- "Nice! Ours don't do things like that," I gave his nose a pat and whispered: "Don't worry, we'll find a new bolt for you and you'll gallop around again!"

As I got to know the "Foreigner" I grew up in my respect to him both as to the flying machine and as to the fighter jet. Unapt to aggressive maneuvering when in "cruise" configuration (flaps and slats up), he would have changed when the pilot put it into the "maneuvering" configuration (flaps and slats down). Then from a heavy clodhopper he turned into a swallow. Checking out the capabilities of the optical sight, I enjoyed keeping the reticle on the target while attacking with a 6g pull, whereas on MiG-21 it would disappear from the view at 3g.

After determining the basic specification we decided to set up for a mock air-to-air combat with MiG-21bis. I would fight on my "native" MiG-21, and Nikolay Stogov - on F-5. The close air combat started head-on in equal positions. Every flight ended with the same result: MiG-21 lost, although he had much higher thrust-to-weight ratio. I laid myself out just to keep the initial position. I took the most out of the aircraft, took all he could give, but the targeting angle grew steadily and in a few minutes the "bandit" was on my tail. Only tactics could save me. What I was stricken by the most is that the result of the mock fights took not only the generals by surprise (one could explain this somehow), but also the military research departments of the Air Force and even the aviation engineers. They would review the data records for thousand times, ask the pilots, especially me. Frankly, I was somewhat confused as well, but when I tried the F-5, I realized that it was not an ordinary one.

So, what was happening in flight? At the speeds of 800 km/h (430 kts) and above the fight was on equal terms, nobody had explicit advantages, but the fighting was not literally maneuvering because of the large radii of the maneuvers. We would both stay at the equal maximum allowable g-loads. Whilst at the speeds below 750 km/h (400 kts) one couldn't sustain these g-loads even with the afterburner. And the lower the speed was the faster it decayed, thus lowering the maximum available g-load. It turned out that the aerodynamics was what won the day, not the thrust/weight ratio. But how was I to explain all this to the people above? They wouldn't have patted our backs for this. Then the MiG company representatives suggested:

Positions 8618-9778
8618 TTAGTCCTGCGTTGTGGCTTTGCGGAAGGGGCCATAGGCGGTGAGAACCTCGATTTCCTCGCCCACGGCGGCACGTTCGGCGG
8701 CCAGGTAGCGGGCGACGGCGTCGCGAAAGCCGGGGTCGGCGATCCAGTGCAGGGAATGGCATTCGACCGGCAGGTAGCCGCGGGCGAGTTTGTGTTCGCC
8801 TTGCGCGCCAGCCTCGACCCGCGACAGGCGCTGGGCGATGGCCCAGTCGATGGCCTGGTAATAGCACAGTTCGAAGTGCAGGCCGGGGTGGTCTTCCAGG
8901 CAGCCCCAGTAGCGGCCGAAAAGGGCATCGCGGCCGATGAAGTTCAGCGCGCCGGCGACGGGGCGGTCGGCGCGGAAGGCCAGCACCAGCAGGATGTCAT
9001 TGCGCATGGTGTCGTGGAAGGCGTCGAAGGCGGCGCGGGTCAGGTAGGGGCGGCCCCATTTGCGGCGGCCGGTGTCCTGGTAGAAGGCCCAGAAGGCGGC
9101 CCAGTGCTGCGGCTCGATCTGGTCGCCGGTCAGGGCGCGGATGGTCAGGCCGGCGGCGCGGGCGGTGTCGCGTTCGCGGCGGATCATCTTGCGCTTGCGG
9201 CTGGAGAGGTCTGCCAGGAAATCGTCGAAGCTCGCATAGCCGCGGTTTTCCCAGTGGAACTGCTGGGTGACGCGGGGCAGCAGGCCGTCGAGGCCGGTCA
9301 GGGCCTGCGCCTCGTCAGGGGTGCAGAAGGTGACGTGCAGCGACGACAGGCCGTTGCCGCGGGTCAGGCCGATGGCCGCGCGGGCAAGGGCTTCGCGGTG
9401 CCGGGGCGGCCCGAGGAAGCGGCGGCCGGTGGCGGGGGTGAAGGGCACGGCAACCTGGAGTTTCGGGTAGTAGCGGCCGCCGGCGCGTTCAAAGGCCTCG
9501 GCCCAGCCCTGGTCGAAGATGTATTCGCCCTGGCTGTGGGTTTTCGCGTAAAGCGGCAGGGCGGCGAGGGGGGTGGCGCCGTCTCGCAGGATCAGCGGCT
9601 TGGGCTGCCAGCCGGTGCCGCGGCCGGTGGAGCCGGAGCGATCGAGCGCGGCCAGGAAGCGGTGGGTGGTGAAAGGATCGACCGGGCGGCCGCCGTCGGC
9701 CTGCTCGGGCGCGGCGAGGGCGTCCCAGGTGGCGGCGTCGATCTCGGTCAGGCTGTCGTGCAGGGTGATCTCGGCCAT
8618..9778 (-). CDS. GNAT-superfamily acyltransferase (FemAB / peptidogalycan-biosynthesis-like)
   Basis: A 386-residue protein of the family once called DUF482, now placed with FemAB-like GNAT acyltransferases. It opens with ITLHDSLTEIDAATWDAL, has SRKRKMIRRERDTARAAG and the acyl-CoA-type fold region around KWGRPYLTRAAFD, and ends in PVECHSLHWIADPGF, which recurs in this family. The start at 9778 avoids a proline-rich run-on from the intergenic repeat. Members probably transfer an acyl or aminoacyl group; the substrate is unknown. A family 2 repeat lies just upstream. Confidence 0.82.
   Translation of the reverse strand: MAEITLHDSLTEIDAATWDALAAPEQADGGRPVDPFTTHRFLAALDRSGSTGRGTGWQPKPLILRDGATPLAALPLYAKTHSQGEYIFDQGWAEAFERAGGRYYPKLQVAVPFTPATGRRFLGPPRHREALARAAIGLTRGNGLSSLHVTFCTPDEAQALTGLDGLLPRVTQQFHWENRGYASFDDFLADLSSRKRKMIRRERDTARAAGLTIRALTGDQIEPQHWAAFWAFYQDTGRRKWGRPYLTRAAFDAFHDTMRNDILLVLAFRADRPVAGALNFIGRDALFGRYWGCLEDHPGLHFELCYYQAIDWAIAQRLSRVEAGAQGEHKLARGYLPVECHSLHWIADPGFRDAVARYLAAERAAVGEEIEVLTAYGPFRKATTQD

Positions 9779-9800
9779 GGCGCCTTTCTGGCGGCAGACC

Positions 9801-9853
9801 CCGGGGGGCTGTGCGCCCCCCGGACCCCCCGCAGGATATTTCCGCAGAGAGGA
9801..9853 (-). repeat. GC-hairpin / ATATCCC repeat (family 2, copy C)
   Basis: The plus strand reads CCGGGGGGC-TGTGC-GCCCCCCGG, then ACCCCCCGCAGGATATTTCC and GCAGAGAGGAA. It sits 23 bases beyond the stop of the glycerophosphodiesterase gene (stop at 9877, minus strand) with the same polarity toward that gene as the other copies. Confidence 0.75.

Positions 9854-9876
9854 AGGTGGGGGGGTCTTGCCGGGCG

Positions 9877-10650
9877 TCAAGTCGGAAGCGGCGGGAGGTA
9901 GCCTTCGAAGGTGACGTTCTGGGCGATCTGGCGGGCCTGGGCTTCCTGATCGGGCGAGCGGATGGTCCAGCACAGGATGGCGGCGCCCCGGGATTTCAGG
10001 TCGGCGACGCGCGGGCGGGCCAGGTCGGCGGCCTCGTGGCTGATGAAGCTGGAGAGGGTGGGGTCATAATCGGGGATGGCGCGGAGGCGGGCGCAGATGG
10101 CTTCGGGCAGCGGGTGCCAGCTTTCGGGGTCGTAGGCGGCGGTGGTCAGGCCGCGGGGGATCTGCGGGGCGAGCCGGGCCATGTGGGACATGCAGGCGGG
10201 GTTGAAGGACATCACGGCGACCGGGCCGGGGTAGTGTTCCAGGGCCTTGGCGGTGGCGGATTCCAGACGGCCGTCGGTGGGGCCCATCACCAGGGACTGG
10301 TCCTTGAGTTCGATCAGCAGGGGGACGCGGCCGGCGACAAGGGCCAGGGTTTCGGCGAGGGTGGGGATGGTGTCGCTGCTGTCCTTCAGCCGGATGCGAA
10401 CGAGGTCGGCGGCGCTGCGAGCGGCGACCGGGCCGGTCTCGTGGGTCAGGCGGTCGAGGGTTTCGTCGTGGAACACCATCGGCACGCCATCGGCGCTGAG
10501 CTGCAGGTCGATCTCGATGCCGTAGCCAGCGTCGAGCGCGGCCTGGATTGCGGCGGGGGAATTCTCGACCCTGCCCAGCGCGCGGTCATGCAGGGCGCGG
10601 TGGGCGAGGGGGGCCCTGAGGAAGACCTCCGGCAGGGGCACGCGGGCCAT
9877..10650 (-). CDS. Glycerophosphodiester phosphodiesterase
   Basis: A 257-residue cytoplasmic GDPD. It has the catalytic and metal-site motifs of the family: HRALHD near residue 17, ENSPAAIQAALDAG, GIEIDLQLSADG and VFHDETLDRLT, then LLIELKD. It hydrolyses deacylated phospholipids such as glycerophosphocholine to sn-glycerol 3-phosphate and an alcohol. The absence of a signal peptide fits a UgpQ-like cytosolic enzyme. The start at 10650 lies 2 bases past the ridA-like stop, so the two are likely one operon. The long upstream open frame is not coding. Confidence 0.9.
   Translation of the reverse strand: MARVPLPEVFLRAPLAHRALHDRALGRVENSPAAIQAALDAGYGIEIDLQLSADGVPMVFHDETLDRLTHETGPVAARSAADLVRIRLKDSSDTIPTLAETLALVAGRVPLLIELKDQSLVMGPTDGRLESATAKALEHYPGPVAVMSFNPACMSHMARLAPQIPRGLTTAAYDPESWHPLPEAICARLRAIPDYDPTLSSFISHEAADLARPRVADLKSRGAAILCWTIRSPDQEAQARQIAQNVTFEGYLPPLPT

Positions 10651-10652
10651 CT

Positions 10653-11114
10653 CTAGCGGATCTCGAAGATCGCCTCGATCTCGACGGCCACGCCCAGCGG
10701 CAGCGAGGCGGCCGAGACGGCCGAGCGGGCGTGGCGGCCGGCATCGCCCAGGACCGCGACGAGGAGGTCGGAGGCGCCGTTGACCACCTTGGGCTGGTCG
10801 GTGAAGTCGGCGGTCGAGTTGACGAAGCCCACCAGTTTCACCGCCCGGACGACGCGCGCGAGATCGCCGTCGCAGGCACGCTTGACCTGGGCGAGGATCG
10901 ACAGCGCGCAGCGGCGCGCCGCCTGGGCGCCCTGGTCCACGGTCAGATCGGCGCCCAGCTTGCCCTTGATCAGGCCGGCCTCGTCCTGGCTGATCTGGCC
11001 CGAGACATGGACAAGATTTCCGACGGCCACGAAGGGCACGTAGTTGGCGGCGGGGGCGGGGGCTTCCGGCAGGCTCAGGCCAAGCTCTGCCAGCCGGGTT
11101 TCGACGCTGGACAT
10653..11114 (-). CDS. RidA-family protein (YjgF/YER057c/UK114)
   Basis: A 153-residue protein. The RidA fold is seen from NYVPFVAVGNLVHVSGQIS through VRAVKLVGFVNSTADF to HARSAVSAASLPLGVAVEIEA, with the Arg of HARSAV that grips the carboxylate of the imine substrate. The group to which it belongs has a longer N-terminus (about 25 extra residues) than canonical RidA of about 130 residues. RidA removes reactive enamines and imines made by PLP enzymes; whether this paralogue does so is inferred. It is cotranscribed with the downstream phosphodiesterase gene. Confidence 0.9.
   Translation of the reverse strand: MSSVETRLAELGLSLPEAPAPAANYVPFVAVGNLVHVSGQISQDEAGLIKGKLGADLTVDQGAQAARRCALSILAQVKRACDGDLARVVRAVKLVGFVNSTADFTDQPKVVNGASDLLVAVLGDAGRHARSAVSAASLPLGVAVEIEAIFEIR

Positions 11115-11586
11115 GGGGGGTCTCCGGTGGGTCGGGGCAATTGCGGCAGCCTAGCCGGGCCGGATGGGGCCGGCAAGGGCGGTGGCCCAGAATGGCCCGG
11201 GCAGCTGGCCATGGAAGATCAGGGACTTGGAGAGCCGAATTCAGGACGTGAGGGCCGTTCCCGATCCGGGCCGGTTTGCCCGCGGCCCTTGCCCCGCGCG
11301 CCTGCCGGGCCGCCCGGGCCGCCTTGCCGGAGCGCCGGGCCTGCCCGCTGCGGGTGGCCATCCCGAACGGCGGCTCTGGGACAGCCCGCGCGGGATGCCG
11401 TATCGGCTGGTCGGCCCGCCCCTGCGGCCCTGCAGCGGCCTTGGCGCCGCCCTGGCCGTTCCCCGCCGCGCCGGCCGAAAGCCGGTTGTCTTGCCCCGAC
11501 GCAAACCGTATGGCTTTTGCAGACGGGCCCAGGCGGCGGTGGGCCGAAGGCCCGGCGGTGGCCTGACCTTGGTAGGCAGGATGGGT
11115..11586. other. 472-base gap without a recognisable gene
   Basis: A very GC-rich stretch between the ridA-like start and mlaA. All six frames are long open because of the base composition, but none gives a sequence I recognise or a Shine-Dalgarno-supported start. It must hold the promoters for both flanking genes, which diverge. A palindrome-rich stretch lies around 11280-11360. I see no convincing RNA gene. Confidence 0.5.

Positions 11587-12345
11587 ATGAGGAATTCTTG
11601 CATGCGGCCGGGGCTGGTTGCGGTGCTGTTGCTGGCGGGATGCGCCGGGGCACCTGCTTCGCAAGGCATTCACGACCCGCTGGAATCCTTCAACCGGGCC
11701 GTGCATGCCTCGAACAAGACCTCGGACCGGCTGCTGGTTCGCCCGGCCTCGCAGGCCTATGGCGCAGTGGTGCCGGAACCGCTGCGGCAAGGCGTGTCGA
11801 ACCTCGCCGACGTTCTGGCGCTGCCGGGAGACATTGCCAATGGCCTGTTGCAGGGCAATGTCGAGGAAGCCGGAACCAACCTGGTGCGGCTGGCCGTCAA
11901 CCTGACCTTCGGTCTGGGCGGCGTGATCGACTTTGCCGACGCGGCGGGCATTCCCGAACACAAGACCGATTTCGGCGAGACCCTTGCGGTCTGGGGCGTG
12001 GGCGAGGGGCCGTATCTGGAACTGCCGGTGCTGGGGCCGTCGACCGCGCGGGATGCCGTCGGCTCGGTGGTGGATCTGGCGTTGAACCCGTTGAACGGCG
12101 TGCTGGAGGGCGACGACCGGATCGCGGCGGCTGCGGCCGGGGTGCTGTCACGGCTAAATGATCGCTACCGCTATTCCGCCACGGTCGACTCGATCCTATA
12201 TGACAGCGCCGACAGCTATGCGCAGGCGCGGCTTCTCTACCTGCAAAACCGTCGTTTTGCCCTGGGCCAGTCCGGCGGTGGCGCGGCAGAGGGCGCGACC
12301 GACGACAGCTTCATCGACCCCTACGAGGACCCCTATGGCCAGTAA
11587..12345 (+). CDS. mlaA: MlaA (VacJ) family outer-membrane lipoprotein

- "Let's set MiG-23M against him."

- "But they cannot be compared to one another; they are from different generations." The chief of our research institute objected.

The chief of our institute, colonel general I. Gaidayenko had been a fighter-pilot during World War II and a wingman of the very P. Kutakov, who was the supreme commander of the Air Force at the time of our struggle with the F-5. The result of the test flights was supposed to be reported to Kutakov.

- "So what? We will kick his a$$ anyway!" 2nd lead engineer of MiG-23M spoke out, rubbing his hands in expectance of the revenge.

Well, the a$$ was kicked, for sure... but one of our own. The result was the same with the only exception that the agony lasted for 4-5 minutes. You have also to keep in mind that I had been considered a pilot capable of any stall and spin recovery and I had been permitted to break any angle of attack limitations. In the dogfight, I set the optimal wing sweep manually, but all in vain. The foreigner would slowly, but steadily, approach my tail. After these flights all calmed down for some time, all discussions ceased. The chief of the RI ordered to promptly compile a statement on the tests and directed me and Stogov to Moscow, to the Central Research Institution No. 30, which was involved in elaboration of the long-term problems of aviation advancement.

Paying a visit to one of its departments we asked, what they could tell us about the MiG-21 advantages over the F-5E.

- "Oh!" The military scientists immediately exclaimed. "With pleasure! There is a fray right now between Ethiopia and Somalia, and these very aircraft fight each other there. And we are busy preparing recommendations for the pilots on how to successfully fight the F-5 in aerial combat."